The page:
After four years, research collaboration has revealed details about the evolution of dinoflagellates, along with new details on the physiology of these organisms commonly known as plankton. Genetic sequencing techniques were used to study this organism, which has been around since the time of the dinosaurs and has undergone millions of years of evolution. The findings have been reported in the Proceedings of the National Academy of Sciences.
Dinoflagellates, seen in various forms in the video above, are all over our environment. They have produced fossil fuels and produce oxygen by using sunlight. They create the effects of dangerous red tides and gorgeous bioluminescent bays. These incredible organisms have complex genomes – one dinoflagellate has from 12 to 400 chromosomes compared to the 23 pairs in humans.
"Mapping the evolution of dinoflagellates has never been done--successfully and on such a scale--before," said Tsvetan Bachvaroff, a molecular geneticist at the University of Maryland Center for Environmental Science. He grows two kinds of parasitic dinoflagellates at the Institute of Marine and Environmental Technology in Baltimore, and donated samples of those organisms for use in this research. "Now we understand how they are related, what they look like," he said. "It's their genomic flexibility that has given them the advantage to evolve."
"This work provides important new insights into the evolution of dinoflagellates and we are delighted that Dr. Bachvaroff was able to contribute significantly to this study," said Russell Hill, the Director of the Institute of Marine and Environmental Technology.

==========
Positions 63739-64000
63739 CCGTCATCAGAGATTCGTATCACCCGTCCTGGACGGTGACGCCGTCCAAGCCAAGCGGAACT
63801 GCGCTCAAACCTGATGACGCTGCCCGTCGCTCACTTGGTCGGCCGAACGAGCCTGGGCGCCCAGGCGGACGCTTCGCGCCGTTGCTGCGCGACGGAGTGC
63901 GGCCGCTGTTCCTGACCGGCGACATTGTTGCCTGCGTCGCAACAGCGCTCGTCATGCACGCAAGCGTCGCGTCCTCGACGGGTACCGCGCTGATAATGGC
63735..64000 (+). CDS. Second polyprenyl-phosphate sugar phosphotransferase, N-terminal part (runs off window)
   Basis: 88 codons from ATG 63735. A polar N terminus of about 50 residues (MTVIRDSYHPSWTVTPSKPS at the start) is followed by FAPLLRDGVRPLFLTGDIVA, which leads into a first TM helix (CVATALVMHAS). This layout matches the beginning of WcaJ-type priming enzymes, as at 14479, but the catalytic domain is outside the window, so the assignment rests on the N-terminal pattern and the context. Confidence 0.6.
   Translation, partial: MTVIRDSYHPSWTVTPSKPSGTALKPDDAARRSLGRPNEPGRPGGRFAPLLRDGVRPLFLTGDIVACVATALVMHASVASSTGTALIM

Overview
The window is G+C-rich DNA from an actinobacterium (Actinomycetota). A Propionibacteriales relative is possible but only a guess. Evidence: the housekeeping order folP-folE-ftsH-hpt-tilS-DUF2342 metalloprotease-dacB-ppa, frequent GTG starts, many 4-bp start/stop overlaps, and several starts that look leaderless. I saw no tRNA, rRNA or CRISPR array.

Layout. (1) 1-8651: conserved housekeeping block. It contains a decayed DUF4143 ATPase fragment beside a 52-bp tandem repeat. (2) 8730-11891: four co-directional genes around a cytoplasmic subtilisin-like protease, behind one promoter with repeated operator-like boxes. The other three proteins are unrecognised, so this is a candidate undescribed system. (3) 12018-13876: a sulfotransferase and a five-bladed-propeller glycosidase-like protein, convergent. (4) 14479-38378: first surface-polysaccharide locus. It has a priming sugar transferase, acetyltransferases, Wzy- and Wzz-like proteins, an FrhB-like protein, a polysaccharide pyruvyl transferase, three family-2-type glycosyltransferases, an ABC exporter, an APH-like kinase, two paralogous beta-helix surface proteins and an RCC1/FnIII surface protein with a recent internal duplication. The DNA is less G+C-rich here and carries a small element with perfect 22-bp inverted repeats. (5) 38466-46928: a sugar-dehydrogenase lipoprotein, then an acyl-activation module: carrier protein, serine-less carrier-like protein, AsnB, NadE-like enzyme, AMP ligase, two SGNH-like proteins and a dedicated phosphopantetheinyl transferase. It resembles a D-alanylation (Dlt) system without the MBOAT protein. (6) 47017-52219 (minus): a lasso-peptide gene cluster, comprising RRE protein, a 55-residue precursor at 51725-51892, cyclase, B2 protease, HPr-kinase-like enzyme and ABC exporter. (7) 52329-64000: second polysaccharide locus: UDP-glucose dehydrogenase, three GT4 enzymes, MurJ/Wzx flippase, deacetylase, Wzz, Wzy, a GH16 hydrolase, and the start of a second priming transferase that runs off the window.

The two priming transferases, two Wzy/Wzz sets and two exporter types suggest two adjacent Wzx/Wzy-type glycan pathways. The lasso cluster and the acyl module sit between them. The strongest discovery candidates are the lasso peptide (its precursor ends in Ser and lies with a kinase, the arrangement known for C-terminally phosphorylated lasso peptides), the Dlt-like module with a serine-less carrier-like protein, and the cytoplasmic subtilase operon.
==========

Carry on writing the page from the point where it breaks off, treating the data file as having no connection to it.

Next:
Critical chemical compounds required by the cells of plants and algae are made in plastids, small organelles. The researchers determined that dinoflagellates that are not reliant on sunlight, or photosynthesis, for their energy needs have plastids that perform critical metabolic functions; one such function could be the evolutionary origin of dinoflagellate luminescence.
"The prediction that a big chunk of dinoflagellate diversity including all free-living heterotrophs have retained remnant plastids illustrates how little known they are and could help us better understand their roles in the oceans and other areas," explained the lead author of the study, Jan Janouskovec of the University College of London.
This research could enrich our knowledge of the bioluminescence phenomenon, it may help control harmful red tides, and it may be used as a tool in resource exploration since fossilized dinoflagellates could help pinpoint oil-rich locations.
"They violate the fundamental rules of Darwinian evolution. They tend to borrow genes from different places," Bachvaroff said. "The ocean is like this giant parts catalog where from which you can grab genes and use them. Organisms that can acquire genes from their environment have a selective advantage."
Watch the following video if you’d like to learn more about dinoflagellates.